Once ITMDs have proven their expertise, they still require a bridging program to integrate their skills and expertise into the healthcare labor force. A recent survey of selected ITMDs who had participated in a career bridging program showed one-third had passed their licensing exams. These exams assess candidate’s clinical knowledge and skills to ensure they are comparable to Canadian medical graduates. Despite this achievement, another hurdle remains, to secure licensure. This is the residency program, which ranges from 3 to 5 years depending on the field of specialty.
The residency application process is complicated, but to describe it simply, medical students apply – via the Canadian Resident Matching Service, or CaRMS – for residency positions at universities across the country in one or more specialties of their choice. Not only are the total number of residency slots limited, but there are caps on the number of slots reserved for internationally trained versus Canadian medical graduates. The available slots for ITMDs are considerably smaller.
With the 2021 residency match results, data clearly illustrates the inequity i.e. a total of 2,852 Canadian medical graduates were matched. On the other hand, 410 internationally trained medical doctors were matched to residency positions. Over 90% of ITMD’s who have passed their qualifying exams cannot secure a residency due to their limited number and inequitable distribution of the residency slots.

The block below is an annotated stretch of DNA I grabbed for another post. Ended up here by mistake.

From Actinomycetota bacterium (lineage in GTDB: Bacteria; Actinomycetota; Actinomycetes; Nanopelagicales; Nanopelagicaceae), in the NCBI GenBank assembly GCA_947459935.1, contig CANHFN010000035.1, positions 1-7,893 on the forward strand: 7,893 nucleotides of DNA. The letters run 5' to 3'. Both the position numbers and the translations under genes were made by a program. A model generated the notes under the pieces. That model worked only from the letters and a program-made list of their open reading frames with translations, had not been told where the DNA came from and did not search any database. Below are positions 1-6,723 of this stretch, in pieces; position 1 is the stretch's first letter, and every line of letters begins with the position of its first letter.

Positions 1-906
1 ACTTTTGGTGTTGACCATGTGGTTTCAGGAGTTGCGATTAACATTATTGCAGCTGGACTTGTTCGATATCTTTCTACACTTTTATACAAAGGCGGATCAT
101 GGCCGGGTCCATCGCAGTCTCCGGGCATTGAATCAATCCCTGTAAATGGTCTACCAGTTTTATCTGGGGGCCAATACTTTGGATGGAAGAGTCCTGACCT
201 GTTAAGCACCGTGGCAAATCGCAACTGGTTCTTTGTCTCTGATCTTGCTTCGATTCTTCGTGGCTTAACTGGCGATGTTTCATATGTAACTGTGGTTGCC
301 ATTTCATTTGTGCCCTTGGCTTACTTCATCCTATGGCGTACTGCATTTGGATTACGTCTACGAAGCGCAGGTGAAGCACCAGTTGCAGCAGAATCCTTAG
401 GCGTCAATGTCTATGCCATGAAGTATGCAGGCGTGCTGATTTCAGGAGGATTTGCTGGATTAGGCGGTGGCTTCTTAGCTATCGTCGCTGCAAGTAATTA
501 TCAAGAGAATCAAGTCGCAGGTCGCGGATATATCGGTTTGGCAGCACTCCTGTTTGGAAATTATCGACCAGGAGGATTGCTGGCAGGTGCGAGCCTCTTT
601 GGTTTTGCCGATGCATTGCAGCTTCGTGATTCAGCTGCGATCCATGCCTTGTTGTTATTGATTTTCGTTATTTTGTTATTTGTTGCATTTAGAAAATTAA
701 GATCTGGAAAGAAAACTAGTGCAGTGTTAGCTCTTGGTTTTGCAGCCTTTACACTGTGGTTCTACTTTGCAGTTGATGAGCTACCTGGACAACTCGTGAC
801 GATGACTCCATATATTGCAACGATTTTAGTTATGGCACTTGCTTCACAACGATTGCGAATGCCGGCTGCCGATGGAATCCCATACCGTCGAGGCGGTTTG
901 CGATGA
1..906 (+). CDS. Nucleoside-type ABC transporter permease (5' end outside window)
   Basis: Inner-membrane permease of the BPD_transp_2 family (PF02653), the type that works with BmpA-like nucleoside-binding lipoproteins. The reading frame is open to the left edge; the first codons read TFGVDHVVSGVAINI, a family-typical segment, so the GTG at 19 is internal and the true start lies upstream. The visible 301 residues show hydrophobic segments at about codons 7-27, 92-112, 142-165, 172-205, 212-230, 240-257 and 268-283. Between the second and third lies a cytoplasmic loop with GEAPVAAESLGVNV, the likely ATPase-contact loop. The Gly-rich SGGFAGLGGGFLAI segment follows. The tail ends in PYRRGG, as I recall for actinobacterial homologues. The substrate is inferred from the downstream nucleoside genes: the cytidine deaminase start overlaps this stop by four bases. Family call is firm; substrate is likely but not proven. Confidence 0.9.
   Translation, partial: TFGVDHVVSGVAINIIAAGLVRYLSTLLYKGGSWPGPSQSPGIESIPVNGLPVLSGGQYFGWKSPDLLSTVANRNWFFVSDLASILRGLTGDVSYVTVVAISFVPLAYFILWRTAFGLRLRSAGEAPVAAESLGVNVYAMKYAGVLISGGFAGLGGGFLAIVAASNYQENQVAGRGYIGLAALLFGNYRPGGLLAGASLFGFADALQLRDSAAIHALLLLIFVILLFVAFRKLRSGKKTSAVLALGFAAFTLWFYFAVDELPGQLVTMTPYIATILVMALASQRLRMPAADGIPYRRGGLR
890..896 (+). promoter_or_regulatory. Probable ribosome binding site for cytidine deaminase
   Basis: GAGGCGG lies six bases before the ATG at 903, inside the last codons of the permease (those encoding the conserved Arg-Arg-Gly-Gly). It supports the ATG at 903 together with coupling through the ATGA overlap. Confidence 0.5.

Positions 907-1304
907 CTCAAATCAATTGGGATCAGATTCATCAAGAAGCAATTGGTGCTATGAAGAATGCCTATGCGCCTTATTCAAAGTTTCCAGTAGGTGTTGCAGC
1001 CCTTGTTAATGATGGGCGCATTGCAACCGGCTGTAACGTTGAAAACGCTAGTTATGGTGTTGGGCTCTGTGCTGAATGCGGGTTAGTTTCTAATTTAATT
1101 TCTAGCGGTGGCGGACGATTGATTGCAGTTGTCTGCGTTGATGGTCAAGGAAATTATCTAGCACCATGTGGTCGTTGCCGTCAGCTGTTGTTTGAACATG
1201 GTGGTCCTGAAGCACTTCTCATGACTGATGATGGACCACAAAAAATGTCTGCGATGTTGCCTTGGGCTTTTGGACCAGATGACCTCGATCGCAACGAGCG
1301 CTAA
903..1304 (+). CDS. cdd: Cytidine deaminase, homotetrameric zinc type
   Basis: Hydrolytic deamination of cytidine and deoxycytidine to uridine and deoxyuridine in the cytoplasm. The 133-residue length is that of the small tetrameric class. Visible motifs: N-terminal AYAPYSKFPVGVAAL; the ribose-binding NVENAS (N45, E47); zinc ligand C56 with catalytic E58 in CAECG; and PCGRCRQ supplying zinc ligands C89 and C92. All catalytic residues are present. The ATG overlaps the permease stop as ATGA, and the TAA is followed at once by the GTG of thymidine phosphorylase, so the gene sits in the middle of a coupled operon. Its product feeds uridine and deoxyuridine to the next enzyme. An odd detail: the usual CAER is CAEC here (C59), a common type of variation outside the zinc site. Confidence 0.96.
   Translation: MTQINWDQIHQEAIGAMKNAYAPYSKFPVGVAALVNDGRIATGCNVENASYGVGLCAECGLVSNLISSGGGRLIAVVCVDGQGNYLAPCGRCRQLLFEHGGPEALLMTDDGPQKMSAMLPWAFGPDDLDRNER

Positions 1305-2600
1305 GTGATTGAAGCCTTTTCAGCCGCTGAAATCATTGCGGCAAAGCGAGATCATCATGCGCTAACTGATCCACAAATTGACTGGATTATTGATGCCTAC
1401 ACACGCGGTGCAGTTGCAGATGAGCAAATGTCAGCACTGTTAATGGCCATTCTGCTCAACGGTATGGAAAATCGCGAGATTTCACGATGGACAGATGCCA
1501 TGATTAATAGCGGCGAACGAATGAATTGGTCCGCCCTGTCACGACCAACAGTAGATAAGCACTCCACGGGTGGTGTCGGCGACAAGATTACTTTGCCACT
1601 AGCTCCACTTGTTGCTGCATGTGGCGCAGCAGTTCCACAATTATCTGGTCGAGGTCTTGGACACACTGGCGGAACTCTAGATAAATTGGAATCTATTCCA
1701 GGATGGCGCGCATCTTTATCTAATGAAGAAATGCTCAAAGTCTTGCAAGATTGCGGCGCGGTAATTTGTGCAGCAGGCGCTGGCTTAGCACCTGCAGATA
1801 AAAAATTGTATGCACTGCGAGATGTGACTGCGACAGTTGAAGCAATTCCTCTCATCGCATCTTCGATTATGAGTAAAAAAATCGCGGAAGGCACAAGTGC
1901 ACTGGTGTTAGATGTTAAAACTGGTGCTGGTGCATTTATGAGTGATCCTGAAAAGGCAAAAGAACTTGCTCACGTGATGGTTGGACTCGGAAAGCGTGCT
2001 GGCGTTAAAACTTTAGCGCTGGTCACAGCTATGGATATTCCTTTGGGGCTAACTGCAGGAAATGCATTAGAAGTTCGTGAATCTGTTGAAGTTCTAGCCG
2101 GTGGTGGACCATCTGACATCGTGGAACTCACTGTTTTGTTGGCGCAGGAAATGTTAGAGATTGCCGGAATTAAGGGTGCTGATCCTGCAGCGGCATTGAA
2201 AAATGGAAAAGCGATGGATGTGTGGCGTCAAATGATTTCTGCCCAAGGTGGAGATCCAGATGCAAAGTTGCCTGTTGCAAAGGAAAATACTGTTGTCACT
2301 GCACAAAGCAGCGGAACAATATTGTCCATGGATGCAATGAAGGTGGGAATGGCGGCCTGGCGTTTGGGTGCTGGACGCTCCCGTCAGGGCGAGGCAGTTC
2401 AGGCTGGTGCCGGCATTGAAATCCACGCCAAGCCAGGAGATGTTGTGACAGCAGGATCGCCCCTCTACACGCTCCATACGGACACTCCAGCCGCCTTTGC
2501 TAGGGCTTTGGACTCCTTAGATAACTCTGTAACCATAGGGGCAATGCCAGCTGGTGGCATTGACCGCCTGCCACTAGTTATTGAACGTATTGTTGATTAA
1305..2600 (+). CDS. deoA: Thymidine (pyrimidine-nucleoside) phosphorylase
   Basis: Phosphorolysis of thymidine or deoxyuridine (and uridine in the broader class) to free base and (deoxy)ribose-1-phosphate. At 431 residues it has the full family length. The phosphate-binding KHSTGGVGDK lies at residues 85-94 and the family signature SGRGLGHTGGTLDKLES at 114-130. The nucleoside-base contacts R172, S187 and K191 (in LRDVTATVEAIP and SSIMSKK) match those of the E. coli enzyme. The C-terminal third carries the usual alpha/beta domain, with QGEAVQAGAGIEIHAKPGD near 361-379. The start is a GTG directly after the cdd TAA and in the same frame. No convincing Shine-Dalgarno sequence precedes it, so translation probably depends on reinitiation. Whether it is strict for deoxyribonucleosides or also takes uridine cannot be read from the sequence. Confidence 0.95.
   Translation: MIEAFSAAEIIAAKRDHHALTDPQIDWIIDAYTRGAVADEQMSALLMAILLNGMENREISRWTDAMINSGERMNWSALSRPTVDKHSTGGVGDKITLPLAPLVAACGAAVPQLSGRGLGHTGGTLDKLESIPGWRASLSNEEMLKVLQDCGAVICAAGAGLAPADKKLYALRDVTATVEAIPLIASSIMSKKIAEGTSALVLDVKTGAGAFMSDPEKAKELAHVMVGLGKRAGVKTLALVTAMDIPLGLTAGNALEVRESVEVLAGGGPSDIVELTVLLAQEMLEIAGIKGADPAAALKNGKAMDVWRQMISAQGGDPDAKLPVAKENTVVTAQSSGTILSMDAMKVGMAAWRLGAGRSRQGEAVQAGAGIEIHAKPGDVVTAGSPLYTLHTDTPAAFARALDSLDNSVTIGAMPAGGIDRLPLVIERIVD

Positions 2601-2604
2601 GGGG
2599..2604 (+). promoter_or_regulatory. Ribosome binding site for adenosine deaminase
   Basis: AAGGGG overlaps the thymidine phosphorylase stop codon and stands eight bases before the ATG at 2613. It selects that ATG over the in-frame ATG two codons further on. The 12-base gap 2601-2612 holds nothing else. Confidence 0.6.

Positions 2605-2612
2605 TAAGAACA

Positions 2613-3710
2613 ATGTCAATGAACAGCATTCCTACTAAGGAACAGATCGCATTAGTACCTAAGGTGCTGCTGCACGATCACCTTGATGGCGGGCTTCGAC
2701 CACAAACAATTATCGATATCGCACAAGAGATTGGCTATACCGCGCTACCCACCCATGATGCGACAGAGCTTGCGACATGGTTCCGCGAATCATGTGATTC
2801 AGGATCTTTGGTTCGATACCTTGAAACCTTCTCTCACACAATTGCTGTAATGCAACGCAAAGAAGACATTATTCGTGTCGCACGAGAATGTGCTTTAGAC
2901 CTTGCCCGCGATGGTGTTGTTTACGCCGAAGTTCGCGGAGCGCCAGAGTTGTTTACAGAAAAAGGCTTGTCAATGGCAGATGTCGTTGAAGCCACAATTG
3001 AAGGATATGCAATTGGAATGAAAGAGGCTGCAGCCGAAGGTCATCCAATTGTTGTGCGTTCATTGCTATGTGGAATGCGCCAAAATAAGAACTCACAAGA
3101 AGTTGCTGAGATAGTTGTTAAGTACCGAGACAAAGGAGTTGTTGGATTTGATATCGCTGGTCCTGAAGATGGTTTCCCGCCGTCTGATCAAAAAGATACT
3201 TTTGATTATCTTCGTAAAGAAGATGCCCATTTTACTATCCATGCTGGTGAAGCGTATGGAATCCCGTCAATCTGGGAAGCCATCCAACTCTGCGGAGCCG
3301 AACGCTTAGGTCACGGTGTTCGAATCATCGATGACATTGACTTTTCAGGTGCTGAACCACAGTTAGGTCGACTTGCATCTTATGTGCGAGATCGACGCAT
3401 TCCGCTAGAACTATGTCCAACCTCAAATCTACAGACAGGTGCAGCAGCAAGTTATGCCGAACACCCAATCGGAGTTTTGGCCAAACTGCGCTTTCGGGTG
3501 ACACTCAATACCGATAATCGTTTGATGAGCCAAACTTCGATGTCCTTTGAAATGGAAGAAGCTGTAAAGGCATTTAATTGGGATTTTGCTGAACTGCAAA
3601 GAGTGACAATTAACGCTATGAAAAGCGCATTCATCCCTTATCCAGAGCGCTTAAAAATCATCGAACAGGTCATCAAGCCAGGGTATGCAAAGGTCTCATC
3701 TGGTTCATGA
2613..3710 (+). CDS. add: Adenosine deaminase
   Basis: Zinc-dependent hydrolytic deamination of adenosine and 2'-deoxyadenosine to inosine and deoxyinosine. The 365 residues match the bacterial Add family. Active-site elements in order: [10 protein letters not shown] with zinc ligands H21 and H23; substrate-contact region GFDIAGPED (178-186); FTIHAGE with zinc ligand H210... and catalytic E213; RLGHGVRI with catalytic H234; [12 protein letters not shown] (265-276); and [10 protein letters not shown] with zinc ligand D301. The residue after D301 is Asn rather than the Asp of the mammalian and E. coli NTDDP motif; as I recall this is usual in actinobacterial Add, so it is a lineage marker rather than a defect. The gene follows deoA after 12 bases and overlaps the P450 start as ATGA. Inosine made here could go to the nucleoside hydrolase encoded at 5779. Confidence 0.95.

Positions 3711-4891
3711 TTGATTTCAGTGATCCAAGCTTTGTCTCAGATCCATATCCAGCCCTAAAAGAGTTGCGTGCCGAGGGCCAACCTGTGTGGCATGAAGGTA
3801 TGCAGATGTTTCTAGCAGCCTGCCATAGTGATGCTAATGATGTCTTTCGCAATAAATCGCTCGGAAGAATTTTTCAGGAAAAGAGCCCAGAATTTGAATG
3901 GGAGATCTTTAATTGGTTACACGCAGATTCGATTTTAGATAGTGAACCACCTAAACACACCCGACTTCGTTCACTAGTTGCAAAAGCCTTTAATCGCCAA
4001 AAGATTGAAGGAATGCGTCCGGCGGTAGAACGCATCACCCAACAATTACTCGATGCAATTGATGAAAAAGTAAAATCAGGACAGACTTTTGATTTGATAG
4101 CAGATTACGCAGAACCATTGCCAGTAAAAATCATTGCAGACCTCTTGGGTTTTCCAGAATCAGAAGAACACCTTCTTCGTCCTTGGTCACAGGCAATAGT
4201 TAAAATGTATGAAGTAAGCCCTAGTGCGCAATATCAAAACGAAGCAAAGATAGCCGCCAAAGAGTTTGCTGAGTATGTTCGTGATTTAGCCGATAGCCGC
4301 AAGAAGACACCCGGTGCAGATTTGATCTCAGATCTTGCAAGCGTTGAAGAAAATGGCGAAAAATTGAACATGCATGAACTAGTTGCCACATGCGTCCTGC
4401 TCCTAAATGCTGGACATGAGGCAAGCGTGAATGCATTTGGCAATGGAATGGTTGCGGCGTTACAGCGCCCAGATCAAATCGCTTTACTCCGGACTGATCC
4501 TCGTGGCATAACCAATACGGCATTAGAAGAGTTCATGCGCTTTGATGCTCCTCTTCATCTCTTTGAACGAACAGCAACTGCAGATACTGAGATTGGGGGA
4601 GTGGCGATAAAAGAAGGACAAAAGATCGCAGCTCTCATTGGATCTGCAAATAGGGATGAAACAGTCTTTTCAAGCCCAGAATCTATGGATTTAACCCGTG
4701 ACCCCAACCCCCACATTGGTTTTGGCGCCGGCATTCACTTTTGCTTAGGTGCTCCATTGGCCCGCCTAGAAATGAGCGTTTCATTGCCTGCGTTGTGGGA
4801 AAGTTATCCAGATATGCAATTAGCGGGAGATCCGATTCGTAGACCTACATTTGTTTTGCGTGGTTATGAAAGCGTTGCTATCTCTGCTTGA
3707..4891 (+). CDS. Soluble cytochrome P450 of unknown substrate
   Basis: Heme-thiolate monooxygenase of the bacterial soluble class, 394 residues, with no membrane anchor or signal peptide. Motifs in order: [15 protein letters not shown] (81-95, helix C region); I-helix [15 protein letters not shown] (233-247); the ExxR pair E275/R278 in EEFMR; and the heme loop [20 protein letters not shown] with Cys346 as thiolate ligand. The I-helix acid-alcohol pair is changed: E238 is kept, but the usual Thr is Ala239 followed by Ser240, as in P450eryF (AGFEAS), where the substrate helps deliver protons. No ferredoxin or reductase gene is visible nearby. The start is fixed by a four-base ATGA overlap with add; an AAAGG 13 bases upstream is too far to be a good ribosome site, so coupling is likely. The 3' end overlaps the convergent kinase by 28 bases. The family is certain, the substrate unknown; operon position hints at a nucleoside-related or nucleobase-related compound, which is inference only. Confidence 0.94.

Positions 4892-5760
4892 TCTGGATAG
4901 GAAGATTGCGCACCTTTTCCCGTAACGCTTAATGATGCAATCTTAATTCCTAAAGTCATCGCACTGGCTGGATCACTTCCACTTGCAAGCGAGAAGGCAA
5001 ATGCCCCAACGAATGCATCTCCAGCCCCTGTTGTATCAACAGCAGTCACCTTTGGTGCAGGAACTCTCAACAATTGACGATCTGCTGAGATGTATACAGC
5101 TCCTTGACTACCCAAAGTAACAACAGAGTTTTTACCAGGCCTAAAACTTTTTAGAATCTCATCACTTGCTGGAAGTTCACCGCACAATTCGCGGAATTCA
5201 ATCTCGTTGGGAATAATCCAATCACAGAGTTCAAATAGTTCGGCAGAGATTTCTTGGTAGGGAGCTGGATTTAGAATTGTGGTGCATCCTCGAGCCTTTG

An immediate solution is developing and delivering bridging programs, including in-class training and practicum placements, to support ITMDs’ employment in work commensurate with their skills, training, and experience, such as clinical assistant, research associate, and healthcare manager. Incorporating ITMDs into the healthcare system as licensed physicians can be further achieved via Practice Ready Assessments, increased residency opportunities, and increased post-graduate public health education and training.
Developing a clear roadmap will facilitate ITMDs’ integration into the Canadian healthcare system and foster diversity and equity in health research, management, and patient care.
There is a worldwide health crisis. If we cannot save a life despite having a huge pool of foreign-trained physicians ready to serve any time, we are neglecting untapped human resources to the detriment of our health.
The inclusion of ITMDs in the health system will benefit the healthcare system, patients, and the community and have a positive impact on society by reducing wait times and ensuring a better quality of life.
ITMDs are here, ready, willing, and qualified to serve Canadians as we work together to strengthen our healthcare system. There is no better time than NOW! Let’s work together to make healthcare more available and accessible to all Canadians so that no one is left behind.
- The authors are from Asia, the Middle East, Africa, and South American countries.
- The co-authors are Drs Bhuiyan S, Orin M, Krivova A, Fathima S, Walters J, Uzonwanne G, McGuire M, Mohammad A, Alamgir AKM, Radwan E, Tasnim N, Tazrin T, Parungao J, Saad W, Shalaby Y.